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Keith Richards and Johnny Depp: Blood Brothers

The actor/musicians tell 'Rolling Stone' why they're pirates onscreen and off

May 31, 2007
Keith Richards Johnny Depp Rolling Stone
Keith Richards and Johnny Depp on the cover of Rolling Stone
Photo by Matthew Rolston

Come in, it's a beast out there."

With those words, Johnny Depp swings open the door to his sleek air-conditioned trailer and offers blessed relief from the brutal California heat wave. Here on the Disney lot in Burbank, where production is under way on Pirates of the Caribbean: At World's End, Depp's trailer — where reggae and African music are currently blasting — is his personal oasis from the rigors of three-peating his Oscar-nominated turn as pirate king Jack Sparrow in the alleged final chapter in this box-office treasure chest ($1.7 billion to date). For the past few days, Depp has been graciously sharing the digs with another unimpeachable source of cool. That would be Keith Richards, on a break last September from the Rolling Stones' Bigger Bang tour, to film the small but pivotal role of Jack's far from dear old dad, Captain Teague. It's damn near typecasting, since Depp admits he used Richards as a model for the dreadlocked, mascaraed Jack. As Roger Ebert wrote, "Depp seems to be channeling a drunken drag queen, with his eyeliner and the way he minces ashore and slurs his dialogue ever so insouciantly."

Even with the heat, there's no slurring today. Never mind those stories later circulated by Pirates castmate Bill Nighy that Richards was so soused and wobbly on the set that director Gore Verbinski had to hold Richards' shins steady while he filmed his scenes. At this moment, both Depp and Richards are ready for action, dressed in full pirate regalia for the day's shoot. Richards, who's actually been up and working all morning, appears fantastically torn and tattered, with a bandanna and braids, scars and patches, facial hair and a puffy shirt. The joke is he doesn't look that much different onstage as the lead guitarist for the Rolling Stones.

Couples and Collaborators on the Cover of Rolling Stone

Depp's trailer is movie-star expansive and well swabbed with couches and wall tapestries, yet the joint also has the scary vibe of a voodoo lounge. After all, Richards, a certified wild card, recently told a Brit magazine that he was so close to his late dad, Bert, that he snorted his ashes with a bit of blow. He said he was kidding, of course, but with Richards you never know. Days earlier, another reporter earned the wrath of Keith for mistaking Richards' famed skull ring for an Iggy Pop copy. The blunder led the rock icon to threaten the journalist with sodomy by banana.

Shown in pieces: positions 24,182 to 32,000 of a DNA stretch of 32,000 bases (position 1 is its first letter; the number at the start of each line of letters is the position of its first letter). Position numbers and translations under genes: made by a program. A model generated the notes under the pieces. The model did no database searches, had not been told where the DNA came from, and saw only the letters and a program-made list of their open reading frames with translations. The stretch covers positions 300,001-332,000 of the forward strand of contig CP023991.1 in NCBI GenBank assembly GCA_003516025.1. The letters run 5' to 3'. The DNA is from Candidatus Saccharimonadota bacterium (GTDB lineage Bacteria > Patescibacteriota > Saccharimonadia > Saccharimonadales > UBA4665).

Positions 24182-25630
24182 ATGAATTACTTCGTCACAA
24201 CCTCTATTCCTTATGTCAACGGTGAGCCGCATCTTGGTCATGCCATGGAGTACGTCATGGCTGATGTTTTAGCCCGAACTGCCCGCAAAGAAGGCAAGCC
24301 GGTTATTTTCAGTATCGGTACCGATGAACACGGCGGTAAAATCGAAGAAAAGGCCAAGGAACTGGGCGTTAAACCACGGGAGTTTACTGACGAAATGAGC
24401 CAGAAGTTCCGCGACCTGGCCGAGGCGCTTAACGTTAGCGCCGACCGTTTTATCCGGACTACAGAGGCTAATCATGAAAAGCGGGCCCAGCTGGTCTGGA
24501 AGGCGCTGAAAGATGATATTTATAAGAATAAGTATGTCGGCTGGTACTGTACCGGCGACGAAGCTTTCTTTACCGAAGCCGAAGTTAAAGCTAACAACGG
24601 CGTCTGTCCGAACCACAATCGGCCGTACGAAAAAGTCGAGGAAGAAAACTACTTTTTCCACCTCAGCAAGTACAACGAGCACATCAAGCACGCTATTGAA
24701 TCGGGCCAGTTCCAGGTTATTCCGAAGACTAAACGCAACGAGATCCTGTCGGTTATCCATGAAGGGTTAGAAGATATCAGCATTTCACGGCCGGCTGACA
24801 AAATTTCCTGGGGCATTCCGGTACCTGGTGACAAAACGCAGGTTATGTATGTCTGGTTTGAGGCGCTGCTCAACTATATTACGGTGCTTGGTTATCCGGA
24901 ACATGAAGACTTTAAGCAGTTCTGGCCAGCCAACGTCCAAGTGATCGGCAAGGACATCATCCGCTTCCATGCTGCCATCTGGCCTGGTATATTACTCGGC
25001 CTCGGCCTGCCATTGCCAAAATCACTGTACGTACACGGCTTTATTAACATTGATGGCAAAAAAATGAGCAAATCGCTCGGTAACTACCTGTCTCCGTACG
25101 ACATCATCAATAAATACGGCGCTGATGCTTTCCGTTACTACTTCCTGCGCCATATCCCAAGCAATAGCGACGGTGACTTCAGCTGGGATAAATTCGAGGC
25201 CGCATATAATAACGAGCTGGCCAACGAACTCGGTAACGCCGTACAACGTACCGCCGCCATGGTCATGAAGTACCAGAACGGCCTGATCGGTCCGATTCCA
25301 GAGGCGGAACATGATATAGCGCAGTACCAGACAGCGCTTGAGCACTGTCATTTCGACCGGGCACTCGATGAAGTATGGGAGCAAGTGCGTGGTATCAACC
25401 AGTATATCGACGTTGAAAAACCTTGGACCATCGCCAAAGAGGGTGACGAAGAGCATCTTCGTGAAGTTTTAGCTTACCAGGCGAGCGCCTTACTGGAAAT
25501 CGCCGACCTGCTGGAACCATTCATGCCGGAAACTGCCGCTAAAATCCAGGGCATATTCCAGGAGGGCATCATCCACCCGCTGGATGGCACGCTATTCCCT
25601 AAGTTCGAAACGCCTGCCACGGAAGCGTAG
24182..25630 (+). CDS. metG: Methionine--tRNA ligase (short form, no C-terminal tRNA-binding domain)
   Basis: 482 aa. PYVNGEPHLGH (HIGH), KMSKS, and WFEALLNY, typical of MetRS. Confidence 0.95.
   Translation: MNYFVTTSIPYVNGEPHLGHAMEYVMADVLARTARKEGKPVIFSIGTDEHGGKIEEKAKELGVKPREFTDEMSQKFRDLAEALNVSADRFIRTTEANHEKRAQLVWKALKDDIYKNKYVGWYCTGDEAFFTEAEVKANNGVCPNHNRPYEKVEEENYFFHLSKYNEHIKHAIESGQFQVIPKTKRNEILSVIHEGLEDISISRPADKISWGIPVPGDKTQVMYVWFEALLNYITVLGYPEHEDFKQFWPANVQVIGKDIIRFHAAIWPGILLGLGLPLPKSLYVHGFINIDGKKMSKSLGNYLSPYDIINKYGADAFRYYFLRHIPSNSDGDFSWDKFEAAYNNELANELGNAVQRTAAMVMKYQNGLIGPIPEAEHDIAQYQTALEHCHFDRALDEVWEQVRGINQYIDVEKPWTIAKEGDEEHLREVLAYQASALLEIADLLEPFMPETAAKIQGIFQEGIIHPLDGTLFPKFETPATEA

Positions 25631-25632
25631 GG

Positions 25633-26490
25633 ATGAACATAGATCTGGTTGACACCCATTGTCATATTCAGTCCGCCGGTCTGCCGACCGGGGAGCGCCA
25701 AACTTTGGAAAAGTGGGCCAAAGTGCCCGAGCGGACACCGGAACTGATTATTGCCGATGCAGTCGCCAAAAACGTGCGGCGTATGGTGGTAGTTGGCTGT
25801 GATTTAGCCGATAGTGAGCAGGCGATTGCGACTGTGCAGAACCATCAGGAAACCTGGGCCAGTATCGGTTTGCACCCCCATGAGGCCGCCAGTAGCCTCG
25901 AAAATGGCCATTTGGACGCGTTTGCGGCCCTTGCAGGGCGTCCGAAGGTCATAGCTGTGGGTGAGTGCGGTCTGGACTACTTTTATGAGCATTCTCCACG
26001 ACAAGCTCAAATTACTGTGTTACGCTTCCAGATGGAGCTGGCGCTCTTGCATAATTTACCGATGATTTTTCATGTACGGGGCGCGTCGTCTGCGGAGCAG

Richards, 63, and Depp, 43, have been casually friendly for a decade. Depp is downright solicitous of his big-screen father, who today has taken to calling him "Johnny, me boy." Depp even offers to fetch cigarettes, making him the highest-paid gofer in Hollywood. "I could use one, yeah," says Richards. "Thanks, mate."

It's clear that Depp, a longtime musician and guitar freak, is having the time of his life during Richards' solo stop on the Disney lot. For all the rock edge that Richards brings with him anywhere, his affection for Depp is clear even when he calls him an "asshole."

The first question is for you, Keith. Has your career as a rock star all been Method preparation for playing a pirate?
Richards: Actually, you could look at it like that. Both are ways to make a good dishonest living. Pirates are very democratic. Everything's for sale: left leg so much, testicles so much. I mean, they did have a deal going on those boats that was way ahead of the Constitution.

You have some band experience too, Johnny, from your teen years with the Kids. Have you figured out if there are any differences between pirates and rockers?
Depp: I always thought of pirates being the rock stars of the eighteenth century. With both, the myth arrives before them. The word comes around the bend months before they arrive.

Do you remember when you were first aware of the myth of Keith?
Depp: Very, very early. Simply found his music. It was always my first love, even as a small kiddie. I remember when I started fucking around on a guitar for the first time. Keith — he goes to the forefront. Have you gotten a chance to play together?

Richards: Not yet.

And how would you compare yourself as a player to the guitar god over here?
Depp: I wouldn't even, like, begin.

Richards: Johnny's probably better than he thinks. I'm probably not as good as he thinks.

Depp: I was almost afraid to meet him for a long time, because there is always a fear that your heroes are going to be shitheads.

Richards: I met him. At first it was like, "Not another one of my fucking son's friends." Johnny started kind of like that and then he worked his way up with me.

How long ago was that?
Richards: I think around '95, in New York. My son Marlon told me, "You've really got to meet this guy. He is really a fan." And so I got to know Johnny via that. I knew the name, but I didn't know really what he had done. I thought he was some guitar player, and then I thought, "Oh, he's made some movies, too, another one of those blokes." But then over the years we got to know each other rather better. Hence I'm wearing this [laughs at himself in pirate outfit].

Was it hard to convince you to be a part of this Pirates film franchise?
Richards: It was the right place at the right time with the right guys. And, you know, because he's an asshole.

Depp: Truth be told.

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